To Sleep: Perchance to Dream

First: credit where credit is due.  Thanks to the Bard, William Shakespeare, for providing the title for today’s blog.  Anyone recognize it from Hamlet’s soliloquy?

Although I’d planned to write about my odd experience with the threat of heart disease in next week’s blog, people have already started asking what heart disease has to do with Chronic Kidney Disease. The American Association of Kidney Patients has an easily understood, comprehensive article about just that. In a nutshell, “Individuals with kidney disease are at a high risk of developing hardening of the arteries resulting in heart attacks, heart failure and strokes.” I’d recommend reading the entire article at:

In addition, although I am not astute enough to completely understand the studies I read about women and EKG testing, there does seem to be conclusive evidence that the female heart IS more sensitive to the EKG (just as Dr. Waram told me) and could provide a false positive for heart disease. Phew!  I feel like I dodged a bullet on that one.

So, what is today’s blog topic? Sleep!  If you remember, I’d had a sleep study just before the EKG panic but never got to write about sleep apnea and CKD.  You should know that I’d spent over four years trying to convince my nephrologist that I was tired because the CKD prevented me from producing enough red blood cells and he spent the same amount of time trying to convince me that wasn’t why I was always so tired.

In retrospect, it’s surprising that neither one of us ever considered sleep apnea.  It wasn’t until one of my many daughters was diagnosed with OSA that I started wondering if I could have it.  Of course, then I spent some time wondering if I were going to consider myself a victim of whatever health problem anyone I knew had. Once I got beyond that, help was on the way.

I found a study at which clearly links sleep apnea and hypertension. Dr. John J. Sim makes the connection very clear:

“We think there may be a causative factor here; that sleep apnea may be causing direct glomerular injury,” Dr John J Sim (Kaiser Permanente, Los Angeles, CA) told renalwire . “We already know that sleep apnea causes hypertension and that hypertension causes kidney disease.”

If some degree of causality can be shown, it’s possible that treating sleep apnea may slow the progression of kidney disease, the authors speculate.

This is an older study from 2005, but it seems to lead the way to further proof that sleep apnea  does affect CKD. It’s also the only one I could understand {sometimes I do wish I were a doctor} which even mentions glomerular injury.

I think we need a definition of sleep apnea – also called obstructive sleep apnea or OSA – before we go any further, preferably a non-medicalese one. The simplest definition I could locate is from Yahoo! Health: “Obstructive sleep apnea is a condition in which a person has episodes of blocked breathing during sleep.” I should add the episodes usually last 10 seconds or longer.

During those episodes, you wake yourself up by gasping or snorting in an effort to start breathing again.  Now that I understand exactly what is happening, it’s sort of scary.  I hadn’t realized this could be serious.  But, being me, I’m not going to let it.  Hence, the sleep study.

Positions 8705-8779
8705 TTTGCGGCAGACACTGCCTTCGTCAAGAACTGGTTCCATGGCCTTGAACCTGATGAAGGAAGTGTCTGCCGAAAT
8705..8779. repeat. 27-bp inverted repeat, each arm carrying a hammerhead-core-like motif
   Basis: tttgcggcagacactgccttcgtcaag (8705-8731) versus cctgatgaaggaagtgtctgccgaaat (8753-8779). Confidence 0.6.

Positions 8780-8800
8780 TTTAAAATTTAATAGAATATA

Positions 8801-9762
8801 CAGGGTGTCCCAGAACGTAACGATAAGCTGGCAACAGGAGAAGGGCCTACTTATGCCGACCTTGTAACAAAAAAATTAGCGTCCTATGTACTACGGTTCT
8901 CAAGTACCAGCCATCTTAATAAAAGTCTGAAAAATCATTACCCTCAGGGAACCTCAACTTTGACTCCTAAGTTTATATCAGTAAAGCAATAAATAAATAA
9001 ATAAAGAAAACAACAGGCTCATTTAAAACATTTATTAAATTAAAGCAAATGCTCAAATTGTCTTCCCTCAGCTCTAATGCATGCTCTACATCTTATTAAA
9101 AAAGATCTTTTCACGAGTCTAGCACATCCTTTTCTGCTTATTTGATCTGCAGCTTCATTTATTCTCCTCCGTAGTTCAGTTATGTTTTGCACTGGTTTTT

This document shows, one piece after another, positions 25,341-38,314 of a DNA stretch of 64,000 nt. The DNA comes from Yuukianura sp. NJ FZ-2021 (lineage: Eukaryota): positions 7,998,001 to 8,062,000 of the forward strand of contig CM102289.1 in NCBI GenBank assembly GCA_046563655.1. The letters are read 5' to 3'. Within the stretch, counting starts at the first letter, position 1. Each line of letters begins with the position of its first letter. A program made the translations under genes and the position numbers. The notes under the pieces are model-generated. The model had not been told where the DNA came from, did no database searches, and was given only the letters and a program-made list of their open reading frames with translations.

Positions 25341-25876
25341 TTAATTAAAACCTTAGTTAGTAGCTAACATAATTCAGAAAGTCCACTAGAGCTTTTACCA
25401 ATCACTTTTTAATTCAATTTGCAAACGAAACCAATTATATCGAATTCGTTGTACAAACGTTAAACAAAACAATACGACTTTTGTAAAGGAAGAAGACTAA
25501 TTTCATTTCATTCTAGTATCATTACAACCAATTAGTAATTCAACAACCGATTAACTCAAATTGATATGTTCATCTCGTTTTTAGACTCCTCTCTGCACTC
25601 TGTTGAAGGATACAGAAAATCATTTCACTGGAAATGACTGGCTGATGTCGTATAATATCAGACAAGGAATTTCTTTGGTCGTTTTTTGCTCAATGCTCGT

You don’t just walk into a sleep center to request one of these.  My family doctor, the ever vigilant Dr. H. Zhao of Deer Valley Family Practice, referred me to several pulmonologists – lung and respiratory tract specialists. I chose Dr. Loreman of Central Arizona Medical Associates and was glad I did since I found her personable, informative and easy to engage in a specific discussion about my health. Her suggestion?  A sleep study.  Off I went to make my appointment with Valley Sleep Center.

While they did a terrific job of monitoring my sleep patterns during different sleep states, I was unimpressed.  I don’t know what I expected, but they hooked me up, sent me to sleep, then woke me up to put on a CPAP and sent me back to sleep.

According to, “A CPAP machine has a small box connected to tubes through which air flows. The tubes are connected to a mask worn on the face. Straps around the mask fit it to the face over the mouth and nose. For those with sleep apnea, the CPAP is used at night during normal sleep.”

A CPAP was recommended for me. I am not thrilled and made it clear I’d like to try an oral {sometimes called dental} device to see how effective that is before I agreed to the CPAP.  I have reservations about being hooked up to a machine.  Those are my personal reservations.  Many, many people are perfectly comfortable with the CPAP.

There are several different types of dental appliances, so I’ll have to tell you about them at another time.  I don’t know anything about them yet. I had to postpone my appointment with this dental specialist since I had the emergency appointment with the cardiologist at the same time {see next week’s blog}. But before this appointment, there is one of   the two cataract surgeries.

Looks like my body is catching up to my chronological age.  It was bound to happen.  I just didn’t expect it all to happen in one month!!!!

Until next week,

Keep living your life!

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2 CommentsLeave a comment

  1. Hello! Do you use Twitter? I’d like to follow you if that would be ok. I’m undoubtedly enjoying your blog and look forward
    to new updates.

    • Absolutely, Salvador. It’s WhatHowearlyCKD. I’ll look for you there.

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